The United States Naval Special Warfare Development Group (NSWDG), commonly known as DEVGRU and informally by its former name SEAL Team Six (ST6), is one of the United States’ four secretive counter-terrorism and Special Mission Units (SMUs).
The vast majority of information about DEVGRU is highly classified, and details of its activities are not commented on by either the White House or the Department of Defense. While DEVGRU is administratively supported by the Naval Special Warfare Command, it is operationally commanded by the Joint Special Operations Command. It is based at Training Support Center Hampton Roads, Virginia Beach, Virginia, known as FTC Dam Neck until 2004..
The origins of ST6 can be traced to the aftermath of Operation Eagle Claw, the failed 1980 attempt to rescue American hostages at the U.S. Embassy in Iran. During the Iran hostage crisis in 1979, Richard Marcinko was one of two U.S. Navy representatives for a Joint Chiefs of Staff task force known as the TAT (Terrorist Action Team). The purpose of the TAT was to develop a plan to free the American hostages held in Iran, which culminated in Operation Eagle Claw. In the wake of the operation’s disaster at the Desert One base in Iran, the Navy saw the need for a full-time dedicated Counter-Terrorist Team, and tasked Marcinko with its design and development.
Marcinko was the first commanding officer of this new unit, which he named SEAL Team Six. At the time there were only two United States Navy SEAL (Sea, Air and Land) teams; Marcinko purportedly named the unit Team Six in order to confuse Soviet intelligence as to the number of SEAL teams. The men in the unit were hand-picked by Marcinko from across the U.S. Navy’s Special Operations personnel. SEAL Team Six became known as the U.S. Navy’s primary counter-terrorist unit. It has been compared to the U.S. Army’s Delta Force. Marcinko held the command of SEAL Team Six for three years, from 1980 to 1983, instead of the typical two-year command stint in the Navy at the time. SEAL Team Six was formally created in October 1980, and an intense, progressive work-up training program made the unit mission-ready six months later. The existing SEAL teams, including 12 platoons in SEAL Team One on the West Coast, had already begun counter-terrorism training; they formed a dedicated two-platoon group known as “MOB Six” (Mobility Six) in anticipation of a maritime scenario requiring a counter-terrorism response, and had begun training to that end. The main area that separates SEAL Team Six/DevGru from the other “regular” SEAL teams is its funding. The team was given a large amount of money and are able to buy the best weapons and equipment available.
Richard Marcinko, founder of SEAL Team Six, and its first C.O.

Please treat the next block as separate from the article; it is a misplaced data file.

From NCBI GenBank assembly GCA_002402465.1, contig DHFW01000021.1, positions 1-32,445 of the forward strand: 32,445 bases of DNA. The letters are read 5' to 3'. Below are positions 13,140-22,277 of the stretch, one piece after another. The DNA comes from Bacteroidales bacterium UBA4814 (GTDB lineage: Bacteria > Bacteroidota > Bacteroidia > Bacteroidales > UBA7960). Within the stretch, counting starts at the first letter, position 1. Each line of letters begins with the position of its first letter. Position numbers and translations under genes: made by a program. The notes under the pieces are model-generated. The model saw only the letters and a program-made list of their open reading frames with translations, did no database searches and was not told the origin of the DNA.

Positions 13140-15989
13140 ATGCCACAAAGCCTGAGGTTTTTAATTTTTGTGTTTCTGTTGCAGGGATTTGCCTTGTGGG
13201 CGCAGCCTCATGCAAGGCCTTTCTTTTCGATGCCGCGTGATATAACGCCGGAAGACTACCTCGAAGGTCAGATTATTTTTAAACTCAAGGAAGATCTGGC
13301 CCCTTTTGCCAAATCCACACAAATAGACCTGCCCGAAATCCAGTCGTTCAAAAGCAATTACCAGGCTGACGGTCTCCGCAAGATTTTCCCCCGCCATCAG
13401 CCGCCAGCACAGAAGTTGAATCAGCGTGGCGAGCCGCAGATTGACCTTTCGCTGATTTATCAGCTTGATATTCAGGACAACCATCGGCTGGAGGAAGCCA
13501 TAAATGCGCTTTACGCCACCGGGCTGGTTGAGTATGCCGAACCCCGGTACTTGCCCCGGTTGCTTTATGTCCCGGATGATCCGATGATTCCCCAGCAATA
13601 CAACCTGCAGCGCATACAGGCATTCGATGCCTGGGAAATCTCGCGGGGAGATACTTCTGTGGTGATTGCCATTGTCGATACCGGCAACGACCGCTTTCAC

In 1987, a new unit was formed, given the official title of “Naval Special Warfare Development Group” (abbreviated to NAVSPECWARDEVGRU, or DEVGRU) after SEAL Team Six was dissolved. Reasons for the disbanding are varied, but the name SEAL Team Six is often used in reference to DEVGRU because of their similarities as a maritime counter-terrorism unit.
In a 2010 article, Marc Ambinder wrote that DEVGRU’s designation had been changed by the Defense Department to a new name; the name itself was classified. 1st Special Forces Operational Detachment-Delta (Delta Force), was renamed Army Compartmented Elements (ACE).Despite the official name changes, Team 6’s original name remains widely recognized; Disney filed to trademark “SEAL Team 6” the day after the Bin Laden raid.
RECRUITMENT, SELECTION, AND TRAINING
In the early stages of creating SEAL Team Six, Marcinko was given only six months to get ST6 up and running. This meant that there was a timing issue and Marcinko had little time to create a proper selection course, similar to that of Delta Force, and as a result hand-picked the first plankowners of the unit after assessing their Navy records and interviewing each man. It has been said that Marcinko regretted not having enough time to set up a proper selection process and course. All applicants came from the Underwater Demolition Teams (UDTs) and East and West Coast SEAL teams. Marcinko’s criteria for recruiting applicants was combat experience so he would know they could perform under fire; language skills were vital, as the unit would have a worldwide mandate to communicate with the local population if needed; union skills, to be able to blend in as civilians during an operation; and finally SEAL skills. Members of SEAL Team Six were selected in part because of the different specialist skills of each man.
The training schedule was intense. A former Team member claims that in one year SEAL Team Six fired more rounds of ammunition than the entire U.S. Marine Corps. The emphasis was on shooting skills, range firing, close-quarters battle (CQB), and stress shooting in a variety of conditions.
Information about the unit is mostly highly classified, so little information is available about recruitment and selection. What is known is that the selection and training for the unit has not changed dramatically since its creation. All applicants come from the “regular” SEAL teams, unless applying for support positions (there have been open advertisements on the web for support personnel).
It can be inferred from the quality of their pool of applicants that those considered are in peak physical condition, maintain an excellent reputation as operators within the Naval Special Warfare community, and have done operational deployments with a SEAL Team that provided invaluable experience. As a result, the candidate will usually be in his 30s. As ST6 was recruiting the best and brightest SEALs/UDTs from the regular teams, this created animosity between the unit and the “regular” teams, who considered that their best SEALs were being poached for the unit.